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A.Word.A.Daywith Anu Garg
Poet Carl Sandburg once described slang as "a language that rolls up its sleeves, spits on its hands, and goes to work." Nothing wrong with words in a tie and suit, but sometimes only slang can do the job.
Since slang is often born in the back alleys of language rather than in a sanitized hospital room, it's not always easy to pin down its origins. Does that matter? Go ahead, hire this week's five hardworking words for your verbal mill.
adjective: Great; excellent.
Respelling of fat. Various acronyms have been suggested as possible origins of the word, but they are examples of backronyms. The word phatic has nothing to do with phat. Earliest documented use: 1963.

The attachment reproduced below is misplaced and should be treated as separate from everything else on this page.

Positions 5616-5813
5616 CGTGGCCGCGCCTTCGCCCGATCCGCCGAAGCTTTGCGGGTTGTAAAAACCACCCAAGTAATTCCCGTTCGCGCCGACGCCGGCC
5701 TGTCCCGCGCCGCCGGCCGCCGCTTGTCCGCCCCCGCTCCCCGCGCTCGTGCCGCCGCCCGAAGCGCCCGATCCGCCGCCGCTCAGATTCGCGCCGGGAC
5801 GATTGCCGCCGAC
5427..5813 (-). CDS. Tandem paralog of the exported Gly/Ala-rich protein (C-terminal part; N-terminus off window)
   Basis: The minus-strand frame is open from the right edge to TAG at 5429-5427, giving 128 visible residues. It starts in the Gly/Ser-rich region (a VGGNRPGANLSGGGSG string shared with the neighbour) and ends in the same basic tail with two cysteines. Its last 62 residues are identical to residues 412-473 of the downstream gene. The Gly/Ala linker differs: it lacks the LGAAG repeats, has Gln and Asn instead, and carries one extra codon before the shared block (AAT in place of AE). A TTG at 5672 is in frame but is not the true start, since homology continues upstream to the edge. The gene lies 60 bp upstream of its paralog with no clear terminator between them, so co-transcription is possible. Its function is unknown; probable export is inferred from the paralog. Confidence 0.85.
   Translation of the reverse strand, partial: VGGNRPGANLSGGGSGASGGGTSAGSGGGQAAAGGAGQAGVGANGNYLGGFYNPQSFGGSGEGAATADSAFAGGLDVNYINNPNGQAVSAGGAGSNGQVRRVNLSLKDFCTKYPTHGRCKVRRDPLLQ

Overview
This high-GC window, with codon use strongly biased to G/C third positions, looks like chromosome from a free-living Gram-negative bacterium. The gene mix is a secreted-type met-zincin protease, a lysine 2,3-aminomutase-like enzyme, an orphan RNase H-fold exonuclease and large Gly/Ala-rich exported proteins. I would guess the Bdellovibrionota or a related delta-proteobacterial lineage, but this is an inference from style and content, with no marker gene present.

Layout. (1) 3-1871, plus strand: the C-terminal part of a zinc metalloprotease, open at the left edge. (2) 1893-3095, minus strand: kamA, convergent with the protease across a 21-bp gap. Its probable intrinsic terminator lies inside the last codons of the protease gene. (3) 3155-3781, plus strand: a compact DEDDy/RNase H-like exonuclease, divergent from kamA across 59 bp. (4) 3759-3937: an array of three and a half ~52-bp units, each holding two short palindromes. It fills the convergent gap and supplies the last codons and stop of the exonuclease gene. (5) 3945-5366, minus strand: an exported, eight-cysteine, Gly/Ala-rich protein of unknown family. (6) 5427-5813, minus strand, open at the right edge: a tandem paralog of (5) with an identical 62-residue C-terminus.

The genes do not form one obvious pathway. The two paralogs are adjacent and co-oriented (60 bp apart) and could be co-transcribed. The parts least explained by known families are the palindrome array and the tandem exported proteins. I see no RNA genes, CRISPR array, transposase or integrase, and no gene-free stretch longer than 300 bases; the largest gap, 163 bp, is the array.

"When I was seventeen I got a phat job at a dry cleaner. Making $4.75 an hour I felt kingly compared to my prior job at McDonald's."
Steve Hilton; Ask Steve; Telephony; Jul 28, 2009.
"It took twice as long as the original did but the end result is phat."
Kim Dawson; Hollyoaks Star is a Decks Maniac!; Daily Star (London, UK); Mar 15, 2008.
A THOUGHT FOR TODAY:We should not write so that it is possible for the reader to understand us, but so that it is impossible for him to misunderstand us. -Quintilian (Marcus Fabius Quintilianus), rhetorician (c. 35-100)